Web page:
Sweetbelly Freakdown – “Sweetbelly Freakdown!”

Sweetbelly Freakdown (I find myself singing this band’s name in my head to Bruce Springsteen’s “Tenth Avenue Freeze-Out”) were a punk/hardcore band that formed in Washington D.C. in the mid-1990s, only putting out one full-length album, 1997’s Sweetbelly Freakdown!  The band was actually a reunion project of the members that once made up the band Swiz, and they decided to create something entirely new instead of resurrecting their old name.

This record has been sitting on my shelf unplayed for what seems like years, but is probably more like a month.  It’s the last of the albums I bought on our last visit to Seattle’s Jive Time Records, and for whatever reason while everything else I got that day made it to the turntable, this one didn’t.  I have no idea why this is but it seems to happen with some frequency – there’s always a straggler from every record shopping trip that gets pushed to the side in favor of stuff acquired in the latest and greatest record shopping trip.  In this case the last three shopping trips – San Diego, the Sub Pop Mega Mart, and most recently Minneapolis.  Sorry guys from Sweetbelly.  It was nothing personal, I swear.  There were just things newer and shinier on the shelf next to you.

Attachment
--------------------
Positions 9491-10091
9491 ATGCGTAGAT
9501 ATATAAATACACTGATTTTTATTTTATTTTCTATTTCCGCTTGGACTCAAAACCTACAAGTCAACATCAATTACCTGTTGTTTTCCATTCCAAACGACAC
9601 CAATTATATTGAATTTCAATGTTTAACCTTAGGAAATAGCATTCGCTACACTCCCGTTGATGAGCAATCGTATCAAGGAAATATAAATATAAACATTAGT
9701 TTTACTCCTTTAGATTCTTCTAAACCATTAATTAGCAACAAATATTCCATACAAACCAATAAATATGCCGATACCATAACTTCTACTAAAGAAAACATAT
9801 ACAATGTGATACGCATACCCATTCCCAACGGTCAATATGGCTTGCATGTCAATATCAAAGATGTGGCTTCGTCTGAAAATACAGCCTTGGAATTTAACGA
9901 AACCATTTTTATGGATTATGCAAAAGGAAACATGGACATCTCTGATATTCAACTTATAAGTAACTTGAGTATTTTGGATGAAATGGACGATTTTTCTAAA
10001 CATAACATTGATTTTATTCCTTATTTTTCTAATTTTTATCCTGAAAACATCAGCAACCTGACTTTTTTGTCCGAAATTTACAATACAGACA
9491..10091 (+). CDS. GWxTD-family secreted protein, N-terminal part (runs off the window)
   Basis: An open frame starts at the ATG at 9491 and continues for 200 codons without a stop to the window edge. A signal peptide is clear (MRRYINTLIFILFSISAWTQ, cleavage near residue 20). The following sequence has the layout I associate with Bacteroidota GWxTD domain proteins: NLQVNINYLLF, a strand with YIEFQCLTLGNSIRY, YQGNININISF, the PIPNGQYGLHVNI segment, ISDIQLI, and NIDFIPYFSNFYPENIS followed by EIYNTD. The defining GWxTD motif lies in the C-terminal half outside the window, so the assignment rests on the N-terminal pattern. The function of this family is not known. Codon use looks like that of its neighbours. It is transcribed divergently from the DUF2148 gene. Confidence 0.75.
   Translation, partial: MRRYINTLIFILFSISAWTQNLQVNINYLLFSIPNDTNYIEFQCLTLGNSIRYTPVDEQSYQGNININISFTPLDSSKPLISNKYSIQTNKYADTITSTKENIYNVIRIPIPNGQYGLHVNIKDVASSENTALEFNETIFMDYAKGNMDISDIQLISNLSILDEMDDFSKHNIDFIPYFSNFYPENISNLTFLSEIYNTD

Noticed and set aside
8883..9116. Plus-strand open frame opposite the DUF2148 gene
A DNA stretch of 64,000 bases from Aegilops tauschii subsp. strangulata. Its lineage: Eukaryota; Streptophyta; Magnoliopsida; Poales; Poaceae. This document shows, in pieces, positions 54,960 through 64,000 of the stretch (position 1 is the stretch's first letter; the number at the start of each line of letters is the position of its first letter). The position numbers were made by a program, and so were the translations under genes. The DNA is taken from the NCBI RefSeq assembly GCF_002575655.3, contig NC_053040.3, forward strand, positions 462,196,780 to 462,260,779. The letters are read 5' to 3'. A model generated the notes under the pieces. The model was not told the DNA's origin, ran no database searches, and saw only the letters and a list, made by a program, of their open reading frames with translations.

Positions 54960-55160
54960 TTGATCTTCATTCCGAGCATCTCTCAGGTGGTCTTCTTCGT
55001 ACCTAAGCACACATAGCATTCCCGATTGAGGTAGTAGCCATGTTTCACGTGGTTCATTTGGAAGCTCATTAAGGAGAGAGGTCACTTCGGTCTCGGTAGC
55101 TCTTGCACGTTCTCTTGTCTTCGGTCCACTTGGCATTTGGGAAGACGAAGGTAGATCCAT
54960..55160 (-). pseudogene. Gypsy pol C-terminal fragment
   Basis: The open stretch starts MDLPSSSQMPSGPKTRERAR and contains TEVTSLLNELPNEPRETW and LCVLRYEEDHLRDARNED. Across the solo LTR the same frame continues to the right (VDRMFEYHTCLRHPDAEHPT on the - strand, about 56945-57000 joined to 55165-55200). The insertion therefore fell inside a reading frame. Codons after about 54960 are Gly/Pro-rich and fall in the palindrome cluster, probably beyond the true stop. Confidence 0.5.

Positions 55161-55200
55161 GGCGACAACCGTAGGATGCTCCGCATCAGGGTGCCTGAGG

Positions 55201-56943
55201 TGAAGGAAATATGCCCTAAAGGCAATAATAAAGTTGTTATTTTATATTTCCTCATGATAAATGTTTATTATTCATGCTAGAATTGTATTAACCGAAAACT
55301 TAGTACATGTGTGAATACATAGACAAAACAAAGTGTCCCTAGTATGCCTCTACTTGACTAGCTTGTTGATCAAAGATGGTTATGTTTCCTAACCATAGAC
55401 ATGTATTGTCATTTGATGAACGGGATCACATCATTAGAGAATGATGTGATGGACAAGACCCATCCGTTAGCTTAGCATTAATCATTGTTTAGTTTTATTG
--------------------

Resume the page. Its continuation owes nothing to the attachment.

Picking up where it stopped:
Now that I’m finally playing Sweetbelly Freakdown!, I discovered it’s a damn good album.  I was hooked right at the start by “Pleas to the Action Figure”:

Help me Obi Wan Kenobi,
Jesus doesn’t seem to be listening.
You’re the only hope I have left.

[…]

There’s nothing left to believe in
Except the power of plastic.
— “Pleas to the Action Figure”

I’ve seen Sweetbelly Freakdown described as hardcore (and also, oddly, as emo), but I’m not buying it.  Punk, yes.  Hardcore, no.  Emo, no… just no.  They actually remind me a bit of a band from the early 1990s called Scatterbrain – sometimes funny but always poignant lyrics, mixing up the styles a bit to keep it fresh, and not falling into that punk trap of just playing everything super fast or super loud.  The record also comes with a kind of little comic book like booklet with some comic panels and the lyrics to the entire album, so if you find a used copy make sure to look to see if the insert is included.

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